When Tintype moved to its current home a little over a year ago, gallery director Teresa Grimes realised its three-metre wide shop front window space had more to offer than just a way for the public to see into the gallery. Situated on a busy junction along the mile-long extent of the north London artery Essex Road, it was only a matter of time before what was going on outside the door would seep inside.

“When you are sitting in the gallery you glance out of the window, you hear snatches of conversations and see little street scenarios,” explains Grimes. “It’s great for me and the other people who work here because there’s always something going on.”

The gallery occupies a somewhat unique location. Housed between a taxidermist shop and a nail bar, other nearby cultural highlights include the Egyptian-inspired art deco Carlton Cinema and the South Islington Library where Joe Orton and Kenneth Halliwell famously borrowed and defaced books. All this acts as the inspiration and subject for ‘Essex Road’, eight newly commissioned artist’s films to be projected in the window space over the Christmas and new year holiday period.

“It’s a reversal of what normally happens in an art gallery where people come in to look at the work,” says Grimes, whose background in film and TV production was also a factor in her initiating the project. “We get a huge number of people going past the gallery every day, on foot, bicycle, motorbike, in cars, taxis and on buses, so that got me thinking… the window is such an amazing asset that could easily be turned into a screen onto which we could back-project a series of films.”

Funded by a mix of Grants for the Arts and an award from the Islington Local Initiatives fund, ‘Essex Road’ includes works by a number of artists using moving image in their practice. These include George Eksts, whose animation is described by Grimes as a “sci-fi road movie”, and Suki Chan who turned the window space and gallery into a giant camera obscura for her contribution to the project. There are other pieces by those who work in TV and film such as screenwriter Tony Grisoni and documentary makers Andrew Kötting and Penny Woolcock.

While Grimes kept the brief intentionally open – the artists just had to base their films on, in, or about Essex Road – there were two constraints. The works should be five minutes long and, because it would be difficult to project sound on to the street, they had to be silent. “Making the works silent is another challenge and discipline,” says Grimes.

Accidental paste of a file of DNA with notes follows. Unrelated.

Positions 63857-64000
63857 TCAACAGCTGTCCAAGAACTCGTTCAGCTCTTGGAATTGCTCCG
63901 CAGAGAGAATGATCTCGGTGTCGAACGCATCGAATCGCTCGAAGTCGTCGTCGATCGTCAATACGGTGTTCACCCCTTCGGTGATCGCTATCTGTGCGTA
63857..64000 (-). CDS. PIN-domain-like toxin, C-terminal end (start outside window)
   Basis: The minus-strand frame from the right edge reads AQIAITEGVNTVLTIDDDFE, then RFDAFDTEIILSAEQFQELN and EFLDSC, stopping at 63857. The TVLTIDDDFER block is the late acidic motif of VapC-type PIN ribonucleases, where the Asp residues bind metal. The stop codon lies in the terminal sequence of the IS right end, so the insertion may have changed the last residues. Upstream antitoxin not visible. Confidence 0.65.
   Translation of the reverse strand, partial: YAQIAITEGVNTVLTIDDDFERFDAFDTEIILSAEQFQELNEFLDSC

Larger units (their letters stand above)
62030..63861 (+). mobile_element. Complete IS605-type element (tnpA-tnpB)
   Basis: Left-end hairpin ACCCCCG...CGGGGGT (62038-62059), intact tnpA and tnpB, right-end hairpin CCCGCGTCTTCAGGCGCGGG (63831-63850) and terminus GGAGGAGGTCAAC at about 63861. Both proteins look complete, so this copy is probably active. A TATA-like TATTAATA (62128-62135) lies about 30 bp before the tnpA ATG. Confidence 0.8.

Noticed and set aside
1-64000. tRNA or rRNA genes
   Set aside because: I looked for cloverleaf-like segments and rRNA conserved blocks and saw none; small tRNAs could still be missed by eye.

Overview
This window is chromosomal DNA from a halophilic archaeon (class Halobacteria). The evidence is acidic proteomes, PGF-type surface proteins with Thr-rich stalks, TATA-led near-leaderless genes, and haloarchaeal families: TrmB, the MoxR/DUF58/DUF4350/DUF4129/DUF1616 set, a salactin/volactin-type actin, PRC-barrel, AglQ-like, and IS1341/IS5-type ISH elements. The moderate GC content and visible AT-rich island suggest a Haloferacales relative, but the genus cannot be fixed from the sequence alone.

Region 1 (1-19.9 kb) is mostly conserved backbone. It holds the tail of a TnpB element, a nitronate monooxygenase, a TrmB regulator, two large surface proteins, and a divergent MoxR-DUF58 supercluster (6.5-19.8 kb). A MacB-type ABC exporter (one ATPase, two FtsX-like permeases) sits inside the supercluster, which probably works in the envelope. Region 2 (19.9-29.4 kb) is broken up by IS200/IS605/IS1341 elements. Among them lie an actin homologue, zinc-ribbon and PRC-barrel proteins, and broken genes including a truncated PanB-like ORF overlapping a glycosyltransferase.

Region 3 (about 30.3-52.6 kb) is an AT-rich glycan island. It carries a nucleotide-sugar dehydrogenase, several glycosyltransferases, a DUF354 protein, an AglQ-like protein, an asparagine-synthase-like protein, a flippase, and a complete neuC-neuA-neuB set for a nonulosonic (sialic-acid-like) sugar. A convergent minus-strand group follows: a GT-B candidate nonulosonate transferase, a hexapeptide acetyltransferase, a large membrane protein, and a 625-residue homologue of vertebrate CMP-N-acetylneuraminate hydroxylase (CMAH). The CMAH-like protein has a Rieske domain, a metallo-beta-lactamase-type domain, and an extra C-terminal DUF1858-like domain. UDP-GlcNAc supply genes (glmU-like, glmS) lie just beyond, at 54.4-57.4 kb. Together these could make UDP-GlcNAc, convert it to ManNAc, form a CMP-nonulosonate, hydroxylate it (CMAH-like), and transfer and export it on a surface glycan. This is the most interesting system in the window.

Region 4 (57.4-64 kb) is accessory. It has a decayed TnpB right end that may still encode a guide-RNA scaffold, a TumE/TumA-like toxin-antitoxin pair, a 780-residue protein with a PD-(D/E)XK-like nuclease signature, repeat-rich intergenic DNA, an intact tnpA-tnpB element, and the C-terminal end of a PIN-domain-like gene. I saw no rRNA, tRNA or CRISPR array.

An idealised fantasy

George Eksts describes his work, Essex Boulevard, as “an idealised fantasy [of Essex Road] rather than a representation.” The work – his first fully CGI-generated animation – sets off on a futuristic, night-time journey down a street that both is and isn’t Essex Road, where the shops all look familiar, with the same names as the actual shops, but where the shop signs have been redesigned and reimagined by the artist.

“I like the variety and sense of joyful freedom in the design of the shop signage along the road,” says Eksts. “And I love the sheer range of shops and businesses there. From the most essential and practical, like the hardware shops, and the most frivolous, like the Sea Dragon Aquarium, and everything else in between. It seems to be constantly changing.”

But, he says, the work probably says as much about his own personality as it does about Essex Road itself. “I’d like to see more space for nature, people and play in our cities, and less motor traffic,” he says when asked if the work could also be seen as a reflection on the places we all live, work and socialise in. “But at the same time, there’s a sense of menace if it’s too quiet.”

Getting closer to reality

Suki Chan was also inspired by the changing nature of the shops along Essex Road. By blacking out the windows and positioning a lens over a hole in the black out, she turned the gallery into a camera obscura, allowing “the inverted image of the outside environment to flood into the gallery”. She captured these inverted images on film, through a cycle from sunrise to sunset.

Chan, who lives very close to Essex Road, says she is particularly interested in how changes along the road – such as a new shop or restaurant replacing an existing one – can create a strange feeling for someone who knows the road well: “Like re-locating the memory of a place into a new one,” she says.

“The work is about place, space and time, but also about places that are transient. In the film, at times we become more aware of the physical architecture of the gallery, whilst the inverted image of the street is faint. But at other times, the boundaries of the space are obscured in shadows and the inverted image is at its strongest. The inversion of the image is for me about getting closer to an aspect of reality – how our eyes perceive light in each instant before it is interpreted by our brains.”

For Grimes, witnessing the varied ways that the artists have interpreted the brief has been especially satisfying. “That’s been the most exciting thing about the whole project,” she says. “Seeing how people have responded, what inventive and creative ideas they have come up with.”

Essex Road continues at Tintype, London, until 17 January 2015. The films will be projected daily from dusk – 11pm. www.tintypegallery.com